Courting a really big client can often be like dating and asking out someone you know is way out of your league.
After all, if you summon the courage to ask your potential significant other out, it can almost be more unnerving if, instead of a rejection, you get a yes. Then you have to hope you can measure up.
It's often the same dynamic when a larger-than-life client is interested in working with your small but scrappy business. You may be worried about how that first date is going to go, knowing you want this to be an ongoing relationship. You don't want to say, "No, this isn't the right time," and blow your chances of ever working with this company again, but you also don't want to say, "Yes, I'd love to work with you," and break up soon after because the timing wasn't right.
So if you're looking for a way to yes, consider asking yourself the following questions first.
Do you have the time to take this on?
And if you don't have the time, the next obvious question is—can you make time, anyway?
Roberta Perry is the president of Scrubz Body Scrub, Inc., a Bethpage, New York-based natural skin-care product company. She started the business in 2006, working out of a renovated garage in her home until 2011, when she opened her first storefront. And not long after that, Perry was able to move into bigger quarters.
But in those early days, it was rough going, and she landed an order of 1,000 jars. "Our biggest order up until that date was 200 jars at once," Perry says.
She had two weeks to complete the order, but working out of a 52-square-foot production space, Perry knew she would need every spare moment. She even needed to call her distributor and order more jars—she didn't have enough on hand to complete the order.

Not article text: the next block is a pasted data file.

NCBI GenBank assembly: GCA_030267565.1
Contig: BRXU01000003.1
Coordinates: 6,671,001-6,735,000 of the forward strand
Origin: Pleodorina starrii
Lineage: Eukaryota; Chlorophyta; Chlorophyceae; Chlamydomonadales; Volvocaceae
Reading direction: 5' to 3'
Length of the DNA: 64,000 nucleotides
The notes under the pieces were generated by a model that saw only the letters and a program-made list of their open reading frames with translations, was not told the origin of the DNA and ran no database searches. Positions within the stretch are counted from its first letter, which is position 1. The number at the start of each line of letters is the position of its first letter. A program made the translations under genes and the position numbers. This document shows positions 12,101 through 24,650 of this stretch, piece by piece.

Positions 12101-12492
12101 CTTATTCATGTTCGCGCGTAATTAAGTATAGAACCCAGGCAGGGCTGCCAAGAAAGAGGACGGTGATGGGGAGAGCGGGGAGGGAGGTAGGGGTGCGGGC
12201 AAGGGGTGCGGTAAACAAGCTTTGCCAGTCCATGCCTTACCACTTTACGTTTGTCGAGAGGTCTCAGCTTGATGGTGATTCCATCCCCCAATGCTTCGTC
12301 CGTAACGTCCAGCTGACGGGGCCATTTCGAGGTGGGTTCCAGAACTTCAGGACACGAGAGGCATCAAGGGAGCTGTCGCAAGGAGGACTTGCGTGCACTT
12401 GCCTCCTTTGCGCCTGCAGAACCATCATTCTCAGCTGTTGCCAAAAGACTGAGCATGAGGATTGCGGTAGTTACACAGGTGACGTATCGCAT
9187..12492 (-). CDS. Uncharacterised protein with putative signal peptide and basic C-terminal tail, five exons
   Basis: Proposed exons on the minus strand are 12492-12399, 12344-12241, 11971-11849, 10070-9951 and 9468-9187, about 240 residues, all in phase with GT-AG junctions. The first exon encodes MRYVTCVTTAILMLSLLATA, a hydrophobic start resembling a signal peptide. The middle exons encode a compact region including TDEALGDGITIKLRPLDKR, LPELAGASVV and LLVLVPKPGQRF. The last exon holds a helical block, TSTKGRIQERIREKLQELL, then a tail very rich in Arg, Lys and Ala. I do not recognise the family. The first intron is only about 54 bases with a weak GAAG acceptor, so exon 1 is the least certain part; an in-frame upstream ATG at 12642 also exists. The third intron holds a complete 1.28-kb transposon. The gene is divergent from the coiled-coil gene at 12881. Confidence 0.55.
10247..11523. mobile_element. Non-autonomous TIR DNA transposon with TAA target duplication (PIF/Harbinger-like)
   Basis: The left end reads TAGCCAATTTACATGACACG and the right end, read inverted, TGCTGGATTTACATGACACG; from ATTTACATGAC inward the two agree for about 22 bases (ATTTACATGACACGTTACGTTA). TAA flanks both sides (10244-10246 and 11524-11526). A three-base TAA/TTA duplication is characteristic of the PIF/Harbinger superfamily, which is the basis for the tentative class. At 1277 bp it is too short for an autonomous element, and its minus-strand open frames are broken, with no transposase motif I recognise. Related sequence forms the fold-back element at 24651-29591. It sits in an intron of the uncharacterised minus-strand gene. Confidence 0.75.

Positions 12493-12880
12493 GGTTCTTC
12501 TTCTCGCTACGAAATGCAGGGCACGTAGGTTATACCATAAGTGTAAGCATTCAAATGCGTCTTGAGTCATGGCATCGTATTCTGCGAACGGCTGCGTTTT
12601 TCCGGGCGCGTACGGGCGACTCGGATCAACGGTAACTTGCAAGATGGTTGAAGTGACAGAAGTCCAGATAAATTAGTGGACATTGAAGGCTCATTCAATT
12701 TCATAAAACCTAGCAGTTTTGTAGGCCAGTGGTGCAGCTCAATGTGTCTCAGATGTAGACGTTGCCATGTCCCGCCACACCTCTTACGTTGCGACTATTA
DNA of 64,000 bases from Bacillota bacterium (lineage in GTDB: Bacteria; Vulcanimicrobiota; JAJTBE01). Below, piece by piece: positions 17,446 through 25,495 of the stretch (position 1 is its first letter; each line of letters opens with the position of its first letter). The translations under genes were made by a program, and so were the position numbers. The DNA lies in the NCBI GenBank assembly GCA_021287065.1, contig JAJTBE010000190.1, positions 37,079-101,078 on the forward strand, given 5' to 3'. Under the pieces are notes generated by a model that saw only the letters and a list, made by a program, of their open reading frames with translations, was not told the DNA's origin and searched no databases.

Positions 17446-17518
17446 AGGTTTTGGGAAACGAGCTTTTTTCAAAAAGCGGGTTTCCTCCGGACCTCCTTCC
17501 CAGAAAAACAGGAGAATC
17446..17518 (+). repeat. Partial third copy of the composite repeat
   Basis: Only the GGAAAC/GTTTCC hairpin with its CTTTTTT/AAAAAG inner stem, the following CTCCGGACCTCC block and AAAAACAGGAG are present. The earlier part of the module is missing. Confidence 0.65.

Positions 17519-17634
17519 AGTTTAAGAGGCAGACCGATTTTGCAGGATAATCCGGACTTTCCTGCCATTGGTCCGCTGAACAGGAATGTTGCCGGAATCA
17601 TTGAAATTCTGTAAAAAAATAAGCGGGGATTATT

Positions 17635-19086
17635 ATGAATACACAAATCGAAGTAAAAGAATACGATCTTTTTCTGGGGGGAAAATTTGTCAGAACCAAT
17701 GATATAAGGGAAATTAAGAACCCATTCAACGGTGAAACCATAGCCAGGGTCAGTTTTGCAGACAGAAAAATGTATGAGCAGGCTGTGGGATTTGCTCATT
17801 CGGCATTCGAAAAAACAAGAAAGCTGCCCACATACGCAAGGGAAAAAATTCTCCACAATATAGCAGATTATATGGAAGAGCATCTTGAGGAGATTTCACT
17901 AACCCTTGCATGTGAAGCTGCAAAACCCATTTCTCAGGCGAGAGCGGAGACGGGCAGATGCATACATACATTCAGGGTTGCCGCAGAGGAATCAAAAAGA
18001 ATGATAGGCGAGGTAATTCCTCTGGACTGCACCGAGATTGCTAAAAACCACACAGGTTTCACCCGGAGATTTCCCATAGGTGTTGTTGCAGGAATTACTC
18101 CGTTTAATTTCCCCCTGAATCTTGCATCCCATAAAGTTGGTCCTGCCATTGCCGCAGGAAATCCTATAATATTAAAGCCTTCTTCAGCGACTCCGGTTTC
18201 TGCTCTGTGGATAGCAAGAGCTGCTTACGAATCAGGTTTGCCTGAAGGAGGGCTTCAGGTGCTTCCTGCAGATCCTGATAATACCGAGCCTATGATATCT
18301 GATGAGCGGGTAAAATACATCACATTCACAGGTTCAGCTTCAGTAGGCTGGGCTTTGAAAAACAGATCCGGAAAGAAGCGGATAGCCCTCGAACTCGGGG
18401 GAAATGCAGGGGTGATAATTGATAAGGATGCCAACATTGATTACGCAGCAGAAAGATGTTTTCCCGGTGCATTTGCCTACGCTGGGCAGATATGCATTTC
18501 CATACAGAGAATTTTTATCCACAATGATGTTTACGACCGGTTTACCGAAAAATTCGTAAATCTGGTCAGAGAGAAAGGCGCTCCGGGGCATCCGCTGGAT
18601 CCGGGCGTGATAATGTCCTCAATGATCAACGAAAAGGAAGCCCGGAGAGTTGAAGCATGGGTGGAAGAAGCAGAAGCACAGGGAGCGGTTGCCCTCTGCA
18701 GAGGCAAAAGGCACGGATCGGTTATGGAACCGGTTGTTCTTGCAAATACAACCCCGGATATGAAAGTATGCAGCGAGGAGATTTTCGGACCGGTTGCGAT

Perry ended up enlisting her parents, sister and kids to help once the jars arrived about two days later. "And then the labeling. And then the shrink wrap," Perry says. "We are a handmade product, and it was tedious work."
In fact, with the labels, Perry reveals they had to handwrite the name of their scents on a generic 4-oz. label.
But the tedium aside, Perry says, "I'll never forget my mom's face of utter relief as we taped up the last box. It was well worth the work."
In fact, she adds, "It was one of those things that shaped us."
Can I outsource some of the work?
If bringing in your mom to help you isn't realistic and hiring full-time staff isn't in the cards, you could consider hiring contract workers.
Nick Espinosa claims he ran into this situation about 10 years ago as the founder of a growing IT consulting corporation, which eventually merged into his current business computer support and network service company, BSSi2, based in Chicago.
"Through a connection, we were approached by a multibillion-dollar corporation to do graphic design on a contractual basis for their advertising division," Espinosa says.
It was a fantastic opportunity, but Espinosa didn't have a graphic design background. Rather than decline the offer, Espinosa hired a close friend who was a graphic designer on a contractual basis, and the friend's expertise allowed Espinosa to deliver.
"We ended up working with this company for over a year," Espinosa says.
Tammy Katz, who owns Katz Marketing Solutions, a small brand marketing consulting firm that specializes in consumer products and food and beverage marketing, in Columbus, Ohio, has successfully taken on a few "huge clients, well beyond my bandwidth at the time," she says. And, she, too, often outsourced.